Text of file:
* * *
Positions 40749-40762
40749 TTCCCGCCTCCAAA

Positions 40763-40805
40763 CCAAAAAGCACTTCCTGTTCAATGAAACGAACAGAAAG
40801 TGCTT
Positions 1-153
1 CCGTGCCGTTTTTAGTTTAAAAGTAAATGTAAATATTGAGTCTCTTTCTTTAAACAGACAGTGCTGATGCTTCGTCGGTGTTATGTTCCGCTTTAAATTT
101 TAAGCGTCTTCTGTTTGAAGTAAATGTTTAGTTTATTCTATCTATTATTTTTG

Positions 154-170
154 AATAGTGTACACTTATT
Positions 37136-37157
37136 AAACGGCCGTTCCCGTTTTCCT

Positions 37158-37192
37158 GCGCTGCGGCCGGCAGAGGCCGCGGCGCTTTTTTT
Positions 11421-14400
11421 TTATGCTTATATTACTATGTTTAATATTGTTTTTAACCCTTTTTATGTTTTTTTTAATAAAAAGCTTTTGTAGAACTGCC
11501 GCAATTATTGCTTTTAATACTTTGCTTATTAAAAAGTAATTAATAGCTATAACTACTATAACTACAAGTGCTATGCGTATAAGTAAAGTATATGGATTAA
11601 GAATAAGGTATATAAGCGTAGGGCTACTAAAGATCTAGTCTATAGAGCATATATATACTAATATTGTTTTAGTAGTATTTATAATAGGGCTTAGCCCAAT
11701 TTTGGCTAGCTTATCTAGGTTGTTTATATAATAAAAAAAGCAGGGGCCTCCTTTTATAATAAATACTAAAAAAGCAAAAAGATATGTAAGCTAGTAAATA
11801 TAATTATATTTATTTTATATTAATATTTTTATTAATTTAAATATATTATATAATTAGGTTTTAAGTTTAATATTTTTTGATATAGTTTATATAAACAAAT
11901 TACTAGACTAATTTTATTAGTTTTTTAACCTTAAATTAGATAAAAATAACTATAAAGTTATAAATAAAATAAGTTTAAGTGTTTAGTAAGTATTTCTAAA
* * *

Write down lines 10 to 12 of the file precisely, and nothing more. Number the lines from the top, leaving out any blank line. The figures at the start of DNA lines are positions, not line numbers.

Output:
154 AATAGTGTACACTTATT
Positions 37136-37157
37136 AAACGGCCGTTCCCGTTTTCCT